Mrs. Firth: I think the Minister just made that up right now, and he is nodding his head in agreement. He has some officials meet with the executives of the Contractors Association to explain the scope of the concept, to discuss and review details, and I suppose, in some way, convince these people that they will really like this. Is the scope and concept of the incentive policy exactly the same as it is stated in the document that was prepared for the contract administration office by MacKay and Partners in December, 1986?

Hon. Mr. Kimmerly: No, it is not.

Mrs. Firth: It is not the same. Could the Minister come forward with where it differs from this document because this is the most recent document that he has given to this House?

Hon. Mr. Kimmerly: No, I cannot, but if I could I would. I have been trying to explain that the process is that the details are being formulated. When they are, and it is adopted by the government, I will forthwith make it available. Until that time comes, it is being formulated. The formulations change as the discussions occur. They occur regularly and often and are not completed.

Mrs. Firth: He raises an interesting point. This government does not have a position on free trade because nothing is finalized and the documentation is not complete in the hands of the government. Yet, they are talking about a concept that the government says is great and will be good for people in the Yukon and for the contractors. The Minister has told us tonight the contractors agree with it and are having input into it, yet the Minister will not even submit to the House and the public a comparative analysis of this document that is tabled in the Legislature.  I must remind the Minister about the great fanfare, how positive and open he was being about his policy. Now he is telling us that he will not tell us about any more of the changes or any of the details or where this document is being examined.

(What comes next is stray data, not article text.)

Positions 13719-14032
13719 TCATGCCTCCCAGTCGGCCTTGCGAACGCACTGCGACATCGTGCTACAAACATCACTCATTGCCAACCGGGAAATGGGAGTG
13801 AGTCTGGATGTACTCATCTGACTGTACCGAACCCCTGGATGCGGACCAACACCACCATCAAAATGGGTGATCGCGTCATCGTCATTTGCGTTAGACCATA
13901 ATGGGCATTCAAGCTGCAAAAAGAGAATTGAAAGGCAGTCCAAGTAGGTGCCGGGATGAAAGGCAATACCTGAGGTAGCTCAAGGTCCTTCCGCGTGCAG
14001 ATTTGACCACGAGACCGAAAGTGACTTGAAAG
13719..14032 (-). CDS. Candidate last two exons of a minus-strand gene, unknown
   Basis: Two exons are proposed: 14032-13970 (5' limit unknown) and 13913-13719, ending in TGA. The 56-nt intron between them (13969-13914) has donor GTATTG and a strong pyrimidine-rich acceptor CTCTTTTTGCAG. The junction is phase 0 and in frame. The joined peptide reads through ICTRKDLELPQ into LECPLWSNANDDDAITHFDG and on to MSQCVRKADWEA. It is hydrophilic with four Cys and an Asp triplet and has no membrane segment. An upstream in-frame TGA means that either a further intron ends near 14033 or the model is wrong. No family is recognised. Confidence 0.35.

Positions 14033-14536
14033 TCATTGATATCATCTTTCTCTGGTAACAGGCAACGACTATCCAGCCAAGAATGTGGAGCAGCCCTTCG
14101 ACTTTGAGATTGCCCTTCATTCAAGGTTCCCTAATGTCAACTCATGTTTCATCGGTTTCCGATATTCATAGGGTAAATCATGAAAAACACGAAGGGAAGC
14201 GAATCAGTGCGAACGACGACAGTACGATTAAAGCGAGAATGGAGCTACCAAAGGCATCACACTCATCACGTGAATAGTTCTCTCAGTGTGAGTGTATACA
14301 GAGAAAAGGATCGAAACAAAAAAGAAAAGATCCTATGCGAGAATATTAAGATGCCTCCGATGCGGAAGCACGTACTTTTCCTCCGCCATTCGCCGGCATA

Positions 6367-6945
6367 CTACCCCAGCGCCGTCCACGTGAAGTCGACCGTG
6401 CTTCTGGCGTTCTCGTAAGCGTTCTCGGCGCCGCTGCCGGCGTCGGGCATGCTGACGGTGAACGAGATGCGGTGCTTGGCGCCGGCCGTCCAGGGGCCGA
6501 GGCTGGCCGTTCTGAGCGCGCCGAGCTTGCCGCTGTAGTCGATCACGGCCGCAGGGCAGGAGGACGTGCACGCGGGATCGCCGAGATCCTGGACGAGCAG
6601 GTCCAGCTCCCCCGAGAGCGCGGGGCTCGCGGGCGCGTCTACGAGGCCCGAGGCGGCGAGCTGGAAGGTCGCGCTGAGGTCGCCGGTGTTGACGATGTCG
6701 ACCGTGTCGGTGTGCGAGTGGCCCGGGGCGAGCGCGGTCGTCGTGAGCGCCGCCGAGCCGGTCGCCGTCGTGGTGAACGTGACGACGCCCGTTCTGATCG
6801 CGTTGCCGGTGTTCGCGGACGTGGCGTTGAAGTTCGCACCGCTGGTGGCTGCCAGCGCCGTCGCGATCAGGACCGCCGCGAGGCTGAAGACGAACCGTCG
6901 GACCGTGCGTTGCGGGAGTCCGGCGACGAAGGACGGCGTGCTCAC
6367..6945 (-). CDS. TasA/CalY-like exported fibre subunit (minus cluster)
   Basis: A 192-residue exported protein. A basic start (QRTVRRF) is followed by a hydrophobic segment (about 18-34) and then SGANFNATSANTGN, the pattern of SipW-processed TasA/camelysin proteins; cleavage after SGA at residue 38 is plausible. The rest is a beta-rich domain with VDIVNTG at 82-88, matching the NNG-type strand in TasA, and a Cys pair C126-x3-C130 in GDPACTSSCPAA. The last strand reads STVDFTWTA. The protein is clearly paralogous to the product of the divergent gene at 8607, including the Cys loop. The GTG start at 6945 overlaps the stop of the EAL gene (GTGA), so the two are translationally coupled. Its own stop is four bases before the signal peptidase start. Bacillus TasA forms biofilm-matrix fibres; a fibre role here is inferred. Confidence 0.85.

I submit that the Minister is not being as open and forthcoming with the information he would like to make out that he is. It is a big secret.

Chairman: Any further general debate?

On Operation and Maintenance Expenditures

Mrs. Firth: The Minister mentioned advertising for this. Could he elaborate on what kind of advertising we are talking about?

Hon. Mr. Kimmerly: When the Business Incentive policy was brought into force, there was a pamphlet explaining it, there were ads in the paper, and there were notices to contractors. It is exactly that kind of advertising about the value added policy that we are talking about here.

Mrs. Firth: If the policy is not finalized and completely formulated, what were they telling people? What were they advertising?

Hon. Mr. Kimmerly: We are not doing the advertising until the policy is all formulated and in place. The target date is January 1. The advertising would occur after that and prior to April 1.